Sunday, Dec. 2, 2012 | 2 a.m.
- Nevada Supreme Court strikes down coroner’s inquest rules but leaves door open to further change (10-25-2012)
- On coroner’s inquests, police cameras and challenges facing cops (5-11-20-12)
- County commission finalizes changes to coroner’s inquest process (1-3-2011)
- Commissioners discuss appointment of coroner’s inquest ombudspersons (12-22-2010)
- Commissioners outline concerns of proposed inquest changes (11-16-2010)
- Coroner’s inquest review panel proposes changes (11-8-2010)
- Public critical of inquest process at review panel’s first meeting (10-19-2010)
- Group to propose changes to coroner’s inquest process (10-5-2010)
- Vegas police study policy after drug raid slaying (8-4-10)
Changes needed to get the coroner’s inquest system up and running appear so simple to some but so very difficult to others.
County commissioners changed the system this year, hoping to make it fairer to the families of people shot and killed by police.
They created an ombudsman position to represent families during an inquest. They also eliminated the announcement of a “verdict” at the end of the inquest, making it a strictly fact-finding process.
But the new system has never been tried because of lawsuits filed by the police union.
One of those lawsuits was resolved when the state Supreme Court said the system was legal except for a clause saying a justice of the peace must oversee it. Designate a different overseer, like a hearing master, the court said, and the new inquest is fine.
County commissioners will discuss that idea again Tuesday.
But didn’t the police union say its members wouldn’t take part in it even if a hearing master was in charge?
It did. There’s a feeling that police might be jeopardizing themselves by participating, especially if the family later sues them.
If the officer doesn’t testify, does that make the inquest meaningless?
Not according to Commissioner Chris Giunchigliani.
“Cops don’t have to be there,” she said. “They don’t want to be, and we don’t need them to be.”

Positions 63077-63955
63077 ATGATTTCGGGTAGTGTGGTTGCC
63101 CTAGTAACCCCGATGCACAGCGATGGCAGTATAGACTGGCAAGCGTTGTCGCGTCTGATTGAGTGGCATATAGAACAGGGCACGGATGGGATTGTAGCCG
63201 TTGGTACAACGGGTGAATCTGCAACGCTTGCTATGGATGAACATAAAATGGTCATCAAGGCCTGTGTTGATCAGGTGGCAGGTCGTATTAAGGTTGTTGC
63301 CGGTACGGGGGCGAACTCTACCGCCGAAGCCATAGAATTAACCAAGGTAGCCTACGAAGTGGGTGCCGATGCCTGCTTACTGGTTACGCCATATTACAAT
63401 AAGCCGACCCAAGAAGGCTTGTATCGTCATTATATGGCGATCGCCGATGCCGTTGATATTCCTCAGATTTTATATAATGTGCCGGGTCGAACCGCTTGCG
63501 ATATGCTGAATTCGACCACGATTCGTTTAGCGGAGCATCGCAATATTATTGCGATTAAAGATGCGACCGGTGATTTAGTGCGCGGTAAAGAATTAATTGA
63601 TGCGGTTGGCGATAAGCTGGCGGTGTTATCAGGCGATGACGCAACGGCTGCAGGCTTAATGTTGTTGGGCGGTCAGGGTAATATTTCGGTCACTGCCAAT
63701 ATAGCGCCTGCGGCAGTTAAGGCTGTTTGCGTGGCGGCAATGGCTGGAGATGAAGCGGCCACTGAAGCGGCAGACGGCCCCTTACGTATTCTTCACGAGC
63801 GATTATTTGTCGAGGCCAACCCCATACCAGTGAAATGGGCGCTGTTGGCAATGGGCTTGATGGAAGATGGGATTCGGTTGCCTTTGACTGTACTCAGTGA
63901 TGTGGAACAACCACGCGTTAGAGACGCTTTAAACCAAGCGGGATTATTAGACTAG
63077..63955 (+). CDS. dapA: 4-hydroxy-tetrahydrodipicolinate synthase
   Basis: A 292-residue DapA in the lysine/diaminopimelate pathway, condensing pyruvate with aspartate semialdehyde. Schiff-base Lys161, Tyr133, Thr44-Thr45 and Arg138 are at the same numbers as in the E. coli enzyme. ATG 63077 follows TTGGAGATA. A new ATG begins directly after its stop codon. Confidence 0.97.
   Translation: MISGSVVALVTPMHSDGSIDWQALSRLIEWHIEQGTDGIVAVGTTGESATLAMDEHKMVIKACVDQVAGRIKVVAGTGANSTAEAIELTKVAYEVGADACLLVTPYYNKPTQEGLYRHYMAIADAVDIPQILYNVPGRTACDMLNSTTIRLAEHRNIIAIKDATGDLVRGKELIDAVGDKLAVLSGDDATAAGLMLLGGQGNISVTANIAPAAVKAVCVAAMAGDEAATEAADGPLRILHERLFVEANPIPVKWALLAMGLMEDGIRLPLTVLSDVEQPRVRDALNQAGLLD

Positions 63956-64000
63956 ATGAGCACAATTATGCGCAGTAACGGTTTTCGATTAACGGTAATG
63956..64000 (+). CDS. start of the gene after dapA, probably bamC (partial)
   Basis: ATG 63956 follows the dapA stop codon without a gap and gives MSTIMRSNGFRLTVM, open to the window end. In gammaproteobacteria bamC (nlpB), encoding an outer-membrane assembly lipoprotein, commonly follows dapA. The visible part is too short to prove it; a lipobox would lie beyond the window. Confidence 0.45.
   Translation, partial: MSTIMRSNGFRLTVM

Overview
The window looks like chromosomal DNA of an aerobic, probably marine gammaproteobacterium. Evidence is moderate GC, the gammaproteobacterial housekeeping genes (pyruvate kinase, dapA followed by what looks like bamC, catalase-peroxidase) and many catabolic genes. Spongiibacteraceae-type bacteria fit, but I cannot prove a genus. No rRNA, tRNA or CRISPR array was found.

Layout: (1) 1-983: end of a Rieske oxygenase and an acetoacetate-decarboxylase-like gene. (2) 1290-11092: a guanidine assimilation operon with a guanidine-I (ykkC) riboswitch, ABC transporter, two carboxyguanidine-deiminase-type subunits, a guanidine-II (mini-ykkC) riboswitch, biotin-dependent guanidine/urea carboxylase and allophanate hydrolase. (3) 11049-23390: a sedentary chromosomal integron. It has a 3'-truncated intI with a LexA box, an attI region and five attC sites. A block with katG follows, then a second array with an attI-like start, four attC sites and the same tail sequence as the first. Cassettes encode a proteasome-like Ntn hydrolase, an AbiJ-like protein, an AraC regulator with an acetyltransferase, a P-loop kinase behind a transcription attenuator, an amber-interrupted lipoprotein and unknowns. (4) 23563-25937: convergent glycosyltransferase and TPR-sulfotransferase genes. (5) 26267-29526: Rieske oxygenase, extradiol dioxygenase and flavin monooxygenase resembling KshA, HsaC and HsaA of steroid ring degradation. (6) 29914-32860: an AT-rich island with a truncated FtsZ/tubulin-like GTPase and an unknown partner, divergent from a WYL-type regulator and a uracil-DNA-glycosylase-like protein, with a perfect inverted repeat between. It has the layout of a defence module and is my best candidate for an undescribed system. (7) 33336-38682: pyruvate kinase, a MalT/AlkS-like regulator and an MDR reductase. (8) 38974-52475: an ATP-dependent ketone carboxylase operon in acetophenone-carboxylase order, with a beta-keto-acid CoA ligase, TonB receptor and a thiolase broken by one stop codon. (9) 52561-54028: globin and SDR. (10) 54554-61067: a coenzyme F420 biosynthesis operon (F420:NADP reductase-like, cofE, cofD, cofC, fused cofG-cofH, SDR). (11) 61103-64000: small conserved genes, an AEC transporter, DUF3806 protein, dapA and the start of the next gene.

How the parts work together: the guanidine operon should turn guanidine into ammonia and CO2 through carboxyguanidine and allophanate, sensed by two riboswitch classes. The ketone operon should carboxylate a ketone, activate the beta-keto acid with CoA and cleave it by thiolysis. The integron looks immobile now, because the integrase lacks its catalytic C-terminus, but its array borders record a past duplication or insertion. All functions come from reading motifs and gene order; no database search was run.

Giunchigliani said notes from the department’s investigation, along with testimony from other witnesses and other officers, would suffice.
“This is about keeping face with the community,” she said. “These families have no access to any information, and the inquest is the only public venue to let them and the public know what happened. This is a way to give those families some closure.”
Some of her colleagues have said they want to wait until the resolution of another lawsuit, this one in federal court, before considering a change in oversight or otherwise tweaking the new system.
Commissioners might disband all or part of a hospital advisory board established a few years ago when the commission felt a separate board of medical professionals could avoid politics and do a better job of making contractual and other decisions for University Medical Center.
On Tuesday, however, commissioners will talk about dissolving that board, which one commissioner said “isn’t working like we thought it would.”
To replace the board, some commissioners want legislative approval to form a separate board to oversee hospital operations, something done in public hospitals throughout the country. UMC administrators say it will allow them to meet behind closed doors, preventing private hospitals from stealing or pre-empting UMC’s plans.
What are the chances the Legislature would allow that?
“Dead on arrival” is how Commissioner Tom Collins puts it. Since county commissioners aren’t unanimous about that idea, he added, state lawmakers won’t bother with it.
“They have other problems to solve,” he said.
He and Giunchigliani do not support creating the board.
Commissioner Steve Sisolak, on the other hand, said UMC has hired formidable lobbyists, so he isn’t as pessimistic as Collins.
If the county disbands the advisory board and the Legislature doesn’t let it create a new board, then what?
Then, hospital oversight falls back into the lap of county commissioners. Giunchigliani sees that as a good thing. She said it would make commissioners focus on improving UMC’s finances by, among other things, considering the creation of a hospital taxing district.
A taxing district would create a zone over a wide swath of the county, potentially collecting taxes not only from unincorporated Clark County taxpayers but from taxpayers in Las Vegas, Henderson and other municipalities. Would voter-conscious commissioners try that?
More of them have voiced support for the idea because only county taxpayers fund the hospital, even though people from other communities use it. Collins, however, said he wanted to see whether the Legislature changes a tax-distribution formula next year. If that doesn’t happen in a way that benefits the county — by providing more tax dollars — he said it might be time for commissioners to push for a hospital taxing district.